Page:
One of the primary components of resource management at Corkscrew Swamp Sanctuary is the removal of invasive species. What exactly is an invasive? According to Executive Order 13112, an invasive species is a non-native species (including seeds, eggs, spores, or other propagules) whose introduction causes or is likely to cause economic harm, environmental harm, or harm to human health. There are varying degrees of exotic, non-native invasive, etc. but the term invasive refers to the most aggressive and persistent species, both in animals and plants.
But why worry about invasive species?
Some sources state that the annual cost of invasive eradication and management combined with economic losses due to invasives in the United States is $74 billion dollars; in Florida alone, taxpayers are spending milions! The longer the problem is ignored the more money that will need to be pumped into the war against these invaders. Plus invasive plants can limit land use now and in the future. In addition to the economic loss suffered, habitat and water quality are degraded. This impacts not only the wildlife but also human outdoor recreational uses of the land and waters such as boating, hiking, camping, etc.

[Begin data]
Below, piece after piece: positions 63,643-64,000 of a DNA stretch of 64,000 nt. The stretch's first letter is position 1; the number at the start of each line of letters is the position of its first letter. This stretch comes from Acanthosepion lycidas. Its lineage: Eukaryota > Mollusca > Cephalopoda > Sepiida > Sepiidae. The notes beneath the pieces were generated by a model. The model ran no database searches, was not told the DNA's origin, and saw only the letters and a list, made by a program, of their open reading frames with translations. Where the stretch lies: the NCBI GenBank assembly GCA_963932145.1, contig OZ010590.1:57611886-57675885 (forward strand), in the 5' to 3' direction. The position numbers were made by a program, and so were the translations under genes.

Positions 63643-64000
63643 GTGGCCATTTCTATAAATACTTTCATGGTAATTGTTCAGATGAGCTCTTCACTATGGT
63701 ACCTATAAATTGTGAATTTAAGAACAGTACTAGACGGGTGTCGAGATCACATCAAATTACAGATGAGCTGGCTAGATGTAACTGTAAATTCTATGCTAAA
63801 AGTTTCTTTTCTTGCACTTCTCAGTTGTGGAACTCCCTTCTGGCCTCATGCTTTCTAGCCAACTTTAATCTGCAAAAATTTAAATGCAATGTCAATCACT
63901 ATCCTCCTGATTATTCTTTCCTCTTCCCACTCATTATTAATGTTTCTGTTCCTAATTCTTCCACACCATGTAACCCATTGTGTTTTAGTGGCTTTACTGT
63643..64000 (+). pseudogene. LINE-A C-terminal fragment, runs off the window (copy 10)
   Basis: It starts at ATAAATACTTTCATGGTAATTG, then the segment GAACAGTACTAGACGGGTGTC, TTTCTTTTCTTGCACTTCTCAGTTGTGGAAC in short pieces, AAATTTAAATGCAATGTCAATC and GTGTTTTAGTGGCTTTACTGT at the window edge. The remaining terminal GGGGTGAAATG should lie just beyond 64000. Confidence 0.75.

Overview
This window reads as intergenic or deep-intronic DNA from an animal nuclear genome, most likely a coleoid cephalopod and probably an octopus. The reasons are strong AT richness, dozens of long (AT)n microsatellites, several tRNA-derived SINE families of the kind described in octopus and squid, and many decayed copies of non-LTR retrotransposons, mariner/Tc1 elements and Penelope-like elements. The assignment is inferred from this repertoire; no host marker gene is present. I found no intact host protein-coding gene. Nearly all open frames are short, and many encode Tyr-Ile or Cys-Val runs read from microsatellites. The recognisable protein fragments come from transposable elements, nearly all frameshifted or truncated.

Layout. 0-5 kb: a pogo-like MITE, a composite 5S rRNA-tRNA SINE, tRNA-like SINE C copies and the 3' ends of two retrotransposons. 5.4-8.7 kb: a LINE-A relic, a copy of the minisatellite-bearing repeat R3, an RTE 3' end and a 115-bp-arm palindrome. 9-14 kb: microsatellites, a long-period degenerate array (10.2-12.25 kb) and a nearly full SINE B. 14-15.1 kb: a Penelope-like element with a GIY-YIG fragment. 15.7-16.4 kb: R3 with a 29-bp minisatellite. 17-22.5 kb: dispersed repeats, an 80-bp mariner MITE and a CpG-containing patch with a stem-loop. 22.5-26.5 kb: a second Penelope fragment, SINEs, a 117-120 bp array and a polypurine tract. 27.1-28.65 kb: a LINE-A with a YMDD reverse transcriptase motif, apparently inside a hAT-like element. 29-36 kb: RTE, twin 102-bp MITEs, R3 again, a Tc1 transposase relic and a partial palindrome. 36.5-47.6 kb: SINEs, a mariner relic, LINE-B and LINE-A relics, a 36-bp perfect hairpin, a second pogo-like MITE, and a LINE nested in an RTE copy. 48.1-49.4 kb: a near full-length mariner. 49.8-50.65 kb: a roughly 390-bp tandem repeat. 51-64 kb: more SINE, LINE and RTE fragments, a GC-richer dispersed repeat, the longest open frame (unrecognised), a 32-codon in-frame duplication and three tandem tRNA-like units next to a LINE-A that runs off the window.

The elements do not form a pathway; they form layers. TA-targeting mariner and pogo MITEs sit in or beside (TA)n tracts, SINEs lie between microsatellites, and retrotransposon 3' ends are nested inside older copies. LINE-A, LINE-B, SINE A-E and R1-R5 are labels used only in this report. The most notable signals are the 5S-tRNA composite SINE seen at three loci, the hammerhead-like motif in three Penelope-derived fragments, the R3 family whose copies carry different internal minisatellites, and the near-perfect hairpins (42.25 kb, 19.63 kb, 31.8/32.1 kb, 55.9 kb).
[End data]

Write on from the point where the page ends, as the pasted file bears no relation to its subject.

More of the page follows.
At Corkscrew, removal of non-native plants and animals is an ongoing process. One way you can help is to volunteer with our resource management team.To learn more about the Audubon Florida's efforts in the war on invasives, please visit the Florida Invasive Species Task Force page.
How you can help, right now
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